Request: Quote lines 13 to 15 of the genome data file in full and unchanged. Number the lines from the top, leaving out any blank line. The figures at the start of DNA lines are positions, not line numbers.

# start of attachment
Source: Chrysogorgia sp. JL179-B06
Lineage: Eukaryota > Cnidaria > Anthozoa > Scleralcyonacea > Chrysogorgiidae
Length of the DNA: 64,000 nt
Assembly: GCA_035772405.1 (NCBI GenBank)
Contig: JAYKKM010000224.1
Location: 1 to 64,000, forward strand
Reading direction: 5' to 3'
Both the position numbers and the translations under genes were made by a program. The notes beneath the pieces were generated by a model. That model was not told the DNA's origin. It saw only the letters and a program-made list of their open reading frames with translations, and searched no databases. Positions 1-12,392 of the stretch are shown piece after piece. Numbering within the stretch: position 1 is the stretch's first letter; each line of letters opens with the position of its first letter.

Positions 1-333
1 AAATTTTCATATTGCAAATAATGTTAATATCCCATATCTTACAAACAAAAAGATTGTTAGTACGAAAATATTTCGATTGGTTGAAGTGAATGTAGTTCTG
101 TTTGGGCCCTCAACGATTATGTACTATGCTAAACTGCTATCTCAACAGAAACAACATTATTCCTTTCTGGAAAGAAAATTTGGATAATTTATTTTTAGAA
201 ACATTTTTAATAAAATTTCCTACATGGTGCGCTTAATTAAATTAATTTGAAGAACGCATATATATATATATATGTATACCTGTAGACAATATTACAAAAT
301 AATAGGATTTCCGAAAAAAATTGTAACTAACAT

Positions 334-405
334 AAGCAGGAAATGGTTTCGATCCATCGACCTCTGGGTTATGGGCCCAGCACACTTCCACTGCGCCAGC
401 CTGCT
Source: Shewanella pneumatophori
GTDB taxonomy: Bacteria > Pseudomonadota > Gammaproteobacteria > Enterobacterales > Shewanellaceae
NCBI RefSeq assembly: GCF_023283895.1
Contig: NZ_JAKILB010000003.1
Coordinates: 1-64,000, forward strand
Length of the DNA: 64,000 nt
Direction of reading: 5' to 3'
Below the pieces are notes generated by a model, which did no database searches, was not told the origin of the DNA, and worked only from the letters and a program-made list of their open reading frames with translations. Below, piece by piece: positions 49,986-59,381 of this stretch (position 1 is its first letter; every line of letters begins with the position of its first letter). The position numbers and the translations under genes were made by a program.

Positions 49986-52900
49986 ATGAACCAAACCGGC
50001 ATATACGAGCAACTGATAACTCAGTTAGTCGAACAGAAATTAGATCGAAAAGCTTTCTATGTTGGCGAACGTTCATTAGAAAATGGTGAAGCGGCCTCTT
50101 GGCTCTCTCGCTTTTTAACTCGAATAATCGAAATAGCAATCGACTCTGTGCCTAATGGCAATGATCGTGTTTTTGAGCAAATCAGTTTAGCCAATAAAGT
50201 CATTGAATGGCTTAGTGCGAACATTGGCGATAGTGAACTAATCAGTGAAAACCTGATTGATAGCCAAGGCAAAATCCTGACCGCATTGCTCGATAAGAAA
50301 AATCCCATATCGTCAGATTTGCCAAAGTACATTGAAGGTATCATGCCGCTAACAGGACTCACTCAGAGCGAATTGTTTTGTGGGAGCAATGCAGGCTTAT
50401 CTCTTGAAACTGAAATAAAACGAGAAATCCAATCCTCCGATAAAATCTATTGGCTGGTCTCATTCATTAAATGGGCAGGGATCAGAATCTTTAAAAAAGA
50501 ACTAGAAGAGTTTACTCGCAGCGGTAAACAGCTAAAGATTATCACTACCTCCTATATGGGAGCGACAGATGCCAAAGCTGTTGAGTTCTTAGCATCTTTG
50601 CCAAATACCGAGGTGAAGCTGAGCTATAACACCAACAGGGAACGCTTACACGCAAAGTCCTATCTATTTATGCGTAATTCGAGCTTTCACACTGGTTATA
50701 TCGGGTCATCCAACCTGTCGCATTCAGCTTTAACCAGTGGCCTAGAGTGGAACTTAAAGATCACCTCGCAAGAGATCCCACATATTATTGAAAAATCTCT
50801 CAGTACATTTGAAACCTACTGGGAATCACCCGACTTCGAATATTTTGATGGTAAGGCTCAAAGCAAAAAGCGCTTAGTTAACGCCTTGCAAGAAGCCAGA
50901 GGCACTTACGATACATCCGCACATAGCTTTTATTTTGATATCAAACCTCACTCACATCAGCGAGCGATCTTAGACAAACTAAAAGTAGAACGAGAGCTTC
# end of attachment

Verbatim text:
301 AATAGGATTTCCGAAAAAAATTGTAACTAACAT

Positions 334-405
334 AAGCAGGAAATGGTTTCGATCCATCGACCTCTGGGTTATGGGCCCAGCACACTTCCACTGCGCCAGC